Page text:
What if there were a platform where philosophers can collaborate with investigative or beat reporters, nonfiction writers and documentary producers, and use the power of journalism and narrative storytelling to exhibit the power and insight of philosophy of all types to a potential audience that can be much larger and more powerful than print?
Professor Lam sent me rough cuts of a few of the programs over the summer. They indeed seemed to me to be a compelling combination of journalistic storytelling and philosophical investigation. He has now produced a couple of trailers for the show. Here’s one for the first episode, “The Wishes of the Dead.” It gives a good sample of the feel of the show:
The complete first episode and nine others will be available on January 24th. You can subscribe now, for free, on iTunes, Stitcher, or wherever you get your podcasts. A trailer for the whole season is here.
Lam describes Hi-Phi Nation as “a show about philosophy that turns stories into ideas” and is modeling it on other popular programs. He writes:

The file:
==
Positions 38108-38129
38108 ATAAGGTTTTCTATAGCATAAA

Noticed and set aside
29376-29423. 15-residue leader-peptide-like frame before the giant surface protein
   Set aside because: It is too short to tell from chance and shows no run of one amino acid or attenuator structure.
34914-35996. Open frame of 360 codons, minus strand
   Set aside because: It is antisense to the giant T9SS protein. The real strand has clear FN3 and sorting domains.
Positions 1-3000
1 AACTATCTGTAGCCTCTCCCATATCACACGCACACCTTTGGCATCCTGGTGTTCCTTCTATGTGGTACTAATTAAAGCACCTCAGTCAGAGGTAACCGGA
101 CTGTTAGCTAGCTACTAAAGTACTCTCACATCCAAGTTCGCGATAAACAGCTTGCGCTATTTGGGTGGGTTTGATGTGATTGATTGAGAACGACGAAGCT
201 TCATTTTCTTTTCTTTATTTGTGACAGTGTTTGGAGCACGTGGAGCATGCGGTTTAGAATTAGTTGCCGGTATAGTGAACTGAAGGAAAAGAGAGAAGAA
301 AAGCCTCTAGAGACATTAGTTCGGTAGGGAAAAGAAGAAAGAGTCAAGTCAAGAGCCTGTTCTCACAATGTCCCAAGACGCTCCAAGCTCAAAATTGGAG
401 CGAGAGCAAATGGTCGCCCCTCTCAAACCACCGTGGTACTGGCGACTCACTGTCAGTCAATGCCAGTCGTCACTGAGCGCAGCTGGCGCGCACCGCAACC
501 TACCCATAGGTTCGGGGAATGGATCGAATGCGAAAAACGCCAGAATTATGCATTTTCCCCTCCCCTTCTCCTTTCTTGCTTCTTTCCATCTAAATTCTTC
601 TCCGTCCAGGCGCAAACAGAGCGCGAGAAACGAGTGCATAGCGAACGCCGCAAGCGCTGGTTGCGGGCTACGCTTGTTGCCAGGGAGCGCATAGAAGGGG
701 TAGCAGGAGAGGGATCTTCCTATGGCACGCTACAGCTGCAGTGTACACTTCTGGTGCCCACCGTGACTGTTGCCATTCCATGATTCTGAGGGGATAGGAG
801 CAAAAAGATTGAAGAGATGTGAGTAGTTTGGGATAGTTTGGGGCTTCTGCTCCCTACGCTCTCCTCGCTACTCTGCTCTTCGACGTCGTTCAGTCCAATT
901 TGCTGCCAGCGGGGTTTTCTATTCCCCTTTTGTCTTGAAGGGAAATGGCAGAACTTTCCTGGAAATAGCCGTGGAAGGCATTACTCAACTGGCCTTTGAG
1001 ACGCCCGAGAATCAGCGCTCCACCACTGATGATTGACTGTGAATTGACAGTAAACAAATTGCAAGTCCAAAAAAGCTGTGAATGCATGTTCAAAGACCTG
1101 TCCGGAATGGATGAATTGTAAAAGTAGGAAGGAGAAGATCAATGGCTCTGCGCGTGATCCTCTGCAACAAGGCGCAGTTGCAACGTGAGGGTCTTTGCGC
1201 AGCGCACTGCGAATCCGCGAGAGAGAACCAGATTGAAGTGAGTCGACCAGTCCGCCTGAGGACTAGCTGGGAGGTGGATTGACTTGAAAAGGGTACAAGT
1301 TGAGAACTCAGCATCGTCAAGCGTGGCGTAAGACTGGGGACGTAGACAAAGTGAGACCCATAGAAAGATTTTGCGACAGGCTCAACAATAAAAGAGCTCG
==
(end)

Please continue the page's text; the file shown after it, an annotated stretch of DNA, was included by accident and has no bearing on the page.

Some philosophers out there know that shows like Freakonomics, Radiolab, Invisibilia, This American Life, etc., have started a boom of audio production in public and private media, unleashing a lot of money and resources from large media institutions toward audio, all in the interest of producing narrative, documentary-style, seasonal shows dedicated to integrating journalism, narrative-storytelling, and academic research. Audiences are in the millions, and very dedicated. The shows however are heavily skewed toward the economic, psychological, social, and hard sciences.
I’m really appreciative of the existing podcasts and radio shows in philosophy out there, including Philosophy Talk, in trying to balance this skewing. Talk and interview/discussion shows provide daily and weekly content that people who already love philosophy can consume.
I think its time philosophy had its own version of Freakonomics radio, or Malcolm Gladwell’s Revisionist History, but with us philosophers taking the helm to make sure we use our academic and curatorial training to do it right.
These kinds of programs take enormous production time, research, and investigative work, and I’ve been essentially a staff of one, but many philosophers out there have contributed, and you will hear their voices on the program.
He includes a request to Daily Nous readers:
I hope you can help spread the word to family, friends, students, and anyone in your network.
There’s more information about Hi-Phi Nation here.